Plaintiff sued defendants, and they entered a settlement agreement. The settlement agreement provided that defendants would make payments to the plaintiff, and that if the defendants defaulted, the plaintiff could file a stipulation for entry of judgment and a form of judgment with the superior court. The parties then filed a stipulation for dismissal with prejudice, while allowing the superior court to retain jurisdiction to adjudicate a default in payments under the settlement agreement. The superior court refused to enter the order, claiming the requested relief was inconsistent with rules of civil procedure. The defendants appealed, and the court of appeals dismissed for lack of jurisdiction, while recommending that the parties stipulate for a dismissal with prejudice without the language the superior court objected to and then appeal from that order. The parties did this, and defendants appealed again.
The Court of Appeals reversed. The Court noted that there was no Arizona case law, statute, or rule authorizing a superior court to retain jurisdiction to enforce a settlement agreement, and that authority from the federal courts and other states was split. Examining authority on both sides of the issue, it concluded that the authority allowing superior courts to retain jurisdiction was more persuasive, and that the power to retain jurisdiction to enforce a settlement fit with the inherent or incidental powers of a court. The Court of Appeals held that allowing superior courts to retain ancillary jurisdiction, in their discretion, would encourage settlement and provide a mechanism to easily enforce settlements.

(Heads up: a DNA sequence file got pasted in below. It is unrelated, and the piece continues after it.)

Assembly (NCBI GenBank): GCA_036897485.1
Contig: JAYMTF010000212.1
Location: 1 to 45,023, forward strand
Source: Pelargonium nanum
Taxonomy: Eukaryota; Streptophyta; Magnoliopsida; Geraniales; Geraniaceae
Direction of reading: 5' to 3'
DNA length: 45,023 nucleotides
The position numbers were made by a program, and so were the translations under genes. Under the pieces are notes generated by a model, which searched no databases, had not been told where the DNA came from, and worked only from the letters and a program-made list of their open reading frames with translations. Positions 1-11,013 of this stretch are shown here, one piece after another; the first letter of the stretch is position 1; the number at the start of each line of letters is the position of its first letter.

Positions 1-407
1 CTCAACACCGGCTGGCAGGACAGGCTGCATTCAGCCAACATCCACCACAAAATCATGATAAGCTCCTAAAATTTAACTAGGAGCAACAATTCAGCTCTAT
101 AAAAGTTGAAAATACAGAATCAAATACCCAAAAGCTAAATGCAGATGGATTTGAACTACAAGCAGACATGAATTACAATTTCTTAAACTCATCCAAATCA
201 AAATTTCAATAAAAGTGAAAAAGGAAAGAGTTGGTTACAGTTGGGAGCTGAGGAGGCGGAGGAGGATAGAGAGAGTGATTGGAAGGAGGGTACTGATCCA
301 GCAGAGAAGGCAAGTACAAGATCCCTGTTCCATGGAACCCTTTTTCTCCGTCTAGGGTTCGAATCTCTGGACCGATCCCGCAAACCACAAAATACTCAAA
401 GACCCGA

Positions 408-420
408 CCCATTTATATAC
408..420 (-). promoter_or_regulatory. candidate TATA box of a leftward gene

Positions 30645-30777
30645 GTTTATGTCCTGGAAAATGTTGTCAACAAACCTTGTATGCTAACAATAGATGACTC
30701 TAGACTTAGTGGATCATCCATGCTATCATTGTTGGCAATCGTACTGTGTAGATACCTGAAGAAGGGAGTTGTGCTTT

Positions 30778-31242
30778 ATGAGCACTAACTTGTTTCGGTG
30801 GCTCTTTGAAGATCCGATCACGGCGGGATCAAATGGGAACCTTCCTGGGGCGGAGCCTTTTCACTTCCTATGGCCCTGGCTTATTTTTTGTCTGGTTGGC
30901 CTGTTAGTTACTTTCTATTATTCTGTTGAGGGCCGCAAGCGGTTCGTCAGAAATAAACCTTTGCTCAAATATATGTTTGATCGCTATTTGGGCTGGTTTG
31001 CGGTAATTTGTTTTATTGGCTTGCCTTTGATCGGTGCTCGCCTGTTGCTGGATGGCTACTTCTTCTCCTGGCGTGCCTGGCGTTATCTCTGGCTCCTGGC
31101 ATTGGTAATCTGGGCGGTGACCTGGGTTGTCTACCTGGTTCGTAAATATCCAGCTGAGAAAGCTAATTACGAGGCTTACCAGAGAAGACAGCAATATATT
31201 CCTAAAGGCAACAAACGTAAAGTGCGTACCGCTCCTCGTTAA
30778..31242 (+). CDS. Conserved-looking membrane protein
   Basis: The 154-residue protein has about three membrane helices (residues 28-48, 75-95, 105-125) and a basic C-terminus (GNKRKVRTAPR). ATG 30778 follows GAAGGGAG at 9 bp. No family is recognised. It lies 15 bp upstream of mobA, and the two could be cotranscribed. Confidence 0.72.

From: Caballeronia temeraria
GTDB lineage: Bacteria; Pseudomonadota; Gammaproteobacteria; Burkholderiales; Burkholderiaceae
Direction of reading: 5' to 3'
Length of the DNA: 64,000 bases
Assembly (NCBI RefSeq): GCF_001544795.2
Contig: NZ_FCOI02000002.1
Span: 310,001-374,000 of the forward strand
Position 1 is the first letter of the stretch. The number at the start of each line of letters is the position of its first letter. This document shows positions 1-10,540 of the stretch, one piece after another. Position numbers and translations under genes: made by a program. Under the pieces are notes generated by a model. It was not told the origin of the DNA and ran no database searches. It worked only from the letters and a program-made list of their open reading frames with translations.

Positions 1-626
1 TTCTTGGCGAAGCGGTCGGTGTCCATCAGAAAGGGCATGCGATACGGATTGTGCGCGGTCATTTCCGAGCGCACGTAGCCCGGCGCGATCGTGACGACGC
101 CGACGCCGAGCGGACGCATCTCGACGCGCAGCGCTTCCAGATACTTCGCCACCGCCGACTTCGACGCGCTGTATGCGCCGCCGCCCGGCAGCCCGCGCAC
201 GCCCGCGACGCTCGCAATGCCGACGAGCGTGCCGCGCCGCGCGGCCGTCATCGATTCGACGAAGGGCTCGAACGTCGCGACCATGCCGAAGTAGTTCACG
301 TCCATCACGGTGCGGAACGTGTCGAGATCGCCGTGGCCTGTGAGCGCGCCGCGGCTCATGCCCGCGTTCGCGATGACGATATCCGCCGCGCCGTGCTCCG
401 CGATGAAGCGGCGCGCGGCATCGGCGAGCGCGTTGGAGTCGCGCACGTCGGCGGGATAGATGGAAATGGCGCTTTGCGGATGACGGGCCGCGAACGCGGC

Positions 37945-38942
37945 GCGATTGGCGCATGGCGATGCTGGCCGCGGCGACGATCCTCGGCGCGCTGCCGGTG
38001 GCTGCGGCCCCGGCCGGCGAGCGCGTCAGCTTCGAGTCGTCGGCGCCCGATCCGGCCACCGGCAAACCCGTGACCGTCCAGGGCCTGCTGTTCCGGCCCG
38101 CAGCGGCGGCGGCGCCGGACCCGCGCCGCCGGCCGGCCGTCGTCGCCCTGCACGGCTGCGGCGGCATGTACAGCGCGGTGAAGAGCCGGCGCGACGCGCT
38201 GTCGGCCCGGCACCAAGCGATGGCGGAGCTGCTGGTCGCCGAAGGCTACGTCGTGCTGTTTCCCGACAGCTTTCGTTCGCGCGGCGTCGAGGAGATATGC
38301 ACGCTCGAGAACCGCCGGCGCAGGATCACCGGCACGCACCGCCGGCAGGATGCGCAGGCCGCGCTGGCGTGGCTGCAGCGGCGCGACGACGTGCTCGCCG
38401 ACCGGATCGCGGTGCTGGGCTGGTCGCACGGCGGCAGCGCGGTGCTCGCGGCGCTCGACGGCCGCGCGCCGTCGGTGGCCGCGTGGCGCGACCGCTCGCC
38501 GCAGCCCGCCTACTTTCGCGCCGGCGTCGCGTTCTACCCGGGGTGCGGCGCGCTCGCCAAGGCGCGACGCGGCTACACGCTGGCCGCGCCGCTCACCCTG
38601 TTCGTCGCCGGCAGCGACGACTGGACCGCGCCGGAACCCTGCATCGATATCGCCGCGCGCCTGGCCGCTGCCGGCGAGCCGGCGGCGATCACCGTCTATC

Presiding Judge Eppich delivered the unanimous opinion of the court. Vice Chief Judge Staring and Judge Brearcliffe joined.
Posted by: Emma J. Cone-Roddy